Sewing your own clothes allows you to take back ownership of your wardrobe. You can start making clothes that suit you, made from fabrics you choose, rather than being shaped by what retailers tell you you want... The first step to improving the ethical quality of the fashion industry is yours to take.
The industry is changing, slowly, and at last consumers are starting to demand change - especially through glorious campaigns like #FashRev and #WhoMadeYourClothes. Really the only way to change the big bad industry is to talk through our purses. If we all start to consume more ethically, and less, then big businesses will have to take notice.
Worn on the right person, it is beyond words (although I shall continue to try and capture the essence of this garment using such linguistic containers; limited though they are). Think of Audrey Hepburn in her black turtle-neck in Funny Face. Nothing expresses a sense of gamine joie de vivre better than her in that outfit. She made that sweater iconic.
Gloves are so much more to hands than socks are to feet. A mislaid sock is a perennial thread in the web of wardrobe nuisances, but, classically, a mislaid glove is suffused with poetic symbolism. There is even something vaguely poignant about it, for the glove is an encasement for our hand, and what other outer garment is so full of intimacy?
I should come out and say first of all I've never had dreads, nor wanted them. I'm white and I've always loved reggae, but never wanted to symbolise that love with my head. And perhaps I don't have any right to speak on this subject given my race. But then I think this question goes far beyond me.
This week marks the beginning of Fashion Revolution Week, but how can you be a fashion revolutionary? For the first time, a global online event will take place which anyone in the world can take part in: the Fashion Revolution Wall.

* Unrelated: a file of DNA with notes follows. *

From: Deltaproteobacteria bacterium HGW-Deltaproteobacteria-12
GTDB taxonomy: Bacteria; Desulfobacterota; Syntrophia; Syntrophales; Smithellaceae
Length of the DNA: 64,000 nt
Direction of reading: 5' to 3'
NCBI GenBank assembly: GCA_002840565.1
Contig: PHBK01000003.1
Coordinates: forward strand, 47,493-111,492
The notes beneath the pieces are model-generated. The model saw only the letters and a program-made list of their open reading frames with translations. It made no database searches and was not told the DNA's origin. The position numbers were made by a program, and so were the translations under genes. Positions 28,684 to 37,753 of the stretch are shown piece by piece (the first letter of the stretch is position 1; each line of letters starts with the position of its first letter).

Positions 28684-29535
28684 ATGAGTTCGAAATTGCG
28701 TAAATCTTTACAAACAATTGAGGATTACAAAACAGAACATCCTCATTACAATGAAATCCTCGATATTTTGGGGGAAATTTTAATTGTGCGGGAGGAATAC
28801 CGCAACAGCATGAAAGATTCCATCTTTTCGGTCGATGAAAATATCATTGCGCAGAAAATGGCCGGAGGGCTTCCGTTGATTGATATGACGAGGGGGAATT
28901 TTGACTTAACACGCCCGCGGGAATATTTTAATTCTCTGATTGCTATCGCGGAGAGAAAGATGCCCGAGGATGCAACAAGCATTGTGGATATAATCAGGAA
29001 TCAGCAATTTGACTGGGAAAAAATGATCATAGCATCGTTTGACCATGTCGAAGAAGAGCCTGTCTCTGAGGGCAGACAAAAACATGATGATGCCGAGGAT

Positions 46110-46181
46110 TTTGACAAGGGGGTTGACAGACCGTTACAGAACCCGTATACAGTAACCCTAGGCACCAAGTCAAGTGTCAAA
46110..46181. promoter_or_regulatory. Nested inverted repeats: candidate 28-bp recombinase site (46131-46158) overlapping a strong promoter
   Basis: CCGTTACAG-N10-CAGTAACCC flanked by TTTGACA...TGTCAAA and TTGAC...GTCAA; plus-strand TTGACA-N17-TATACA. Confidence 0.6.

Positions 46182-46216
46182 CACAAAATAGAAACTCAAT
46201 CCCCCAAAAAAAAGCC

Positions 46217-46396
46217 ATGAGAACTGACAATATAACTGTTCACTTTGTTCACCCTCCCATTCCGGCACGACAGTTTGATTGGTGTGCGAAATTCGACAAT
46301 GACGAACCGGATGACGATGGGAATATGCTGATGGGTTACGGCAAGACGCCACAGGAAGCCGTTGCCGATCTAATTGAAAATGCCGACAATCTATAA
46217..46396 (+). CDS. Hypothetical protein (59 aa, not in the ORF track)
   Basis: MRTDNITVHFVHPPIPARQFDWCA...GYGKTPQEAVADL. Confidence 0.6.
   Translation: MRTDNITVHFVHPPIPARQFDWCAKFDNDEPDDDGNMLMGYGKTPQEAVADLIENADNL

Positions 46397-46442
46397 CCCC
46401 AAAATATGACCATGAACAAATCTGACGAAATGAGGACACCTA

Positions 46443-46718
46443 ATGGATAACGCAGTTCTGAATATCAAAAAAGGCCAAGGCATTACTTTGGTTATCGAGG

Three years ago who would have imagined how Fashion Revolution and The True Cost movie would galvanize that much interest and action from consumers and businesses? On the environmental sustainability side Greenpeace Detox campaign has forced companies to reduce the most toxic chemicals used in the manufacture of clothing.
I have a theory. It's just a small one, but in drawing and sketching so many women - of all kinds of beauty and sexiness (or not so much), I've learned that there is just one thing that makes a woman feel and exude gorgeousness. And that's what she feels about herself. Self love.
Then there are images that draw us in, over and above aesthetics. I wondered how the new generation of photographers, those with a timely political agenda, make a place for themselves at the visual pulpit?
Before we can rediscover a 'moral sense of beauty' on falling in love with a new dress, we need to know that there is equity behind its beauty. To know that there is equity, we need transparency.
While automation would likely ensure the end of garment worker exploitation the major social and political implications of displacing so many people by machines would need to be considered.
I first came across this concept of a fusion of industries at the Ethical Fashion Forum's annual summit in June 2015 and didn't come away with any truly meaningful understanding of it.
'Fashion comes from Eastern Europe' - the newest trend that has been picked up by major fashion publications and editors lately. 'Eastern Bloc', 'New Eastern Europe', 'post-Soviet' - these references have been spreading around fashion (and beyond) titles from Vogue to WGSN, to The Guardian, to fashion bloggers like a virus of a cool factor.
My brand, Tom Cridland, is an international fashion label that specialises in making luxury clothing accessible to more people and fights fast fashion through sustainability. Our garments are built to last and we're leading a new trend towards protecting our natural resources by making truly durable clothing.
Time and time again I meet clients who haven't got a clue on how to furnish their homes or make them look aesthetically pleasing to the eye. You don't need a three year course in interior design to get this right, you actually just need to use a bit of knowledge and a lot of common sense.
From Susan Sarandon to Rihanna, Taylor Swift to Theresa May ripping women apart for their appearances is nothing new. And whilst judging a woman based on her outfit choice is puke-inducing at the best of times, at the worst it can be something far more unpleasant.